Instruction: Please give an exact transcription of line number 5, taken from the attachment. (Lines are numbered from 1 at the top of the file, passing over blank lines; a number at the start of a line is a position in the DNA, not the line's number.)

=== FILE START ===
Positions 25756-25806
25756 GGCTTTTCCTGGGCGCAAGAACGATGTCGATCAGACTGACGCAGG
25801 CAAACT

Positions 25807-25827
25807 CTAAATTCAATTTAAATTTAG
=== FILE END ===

25807 CTAAATTCAATTTAAATTTAG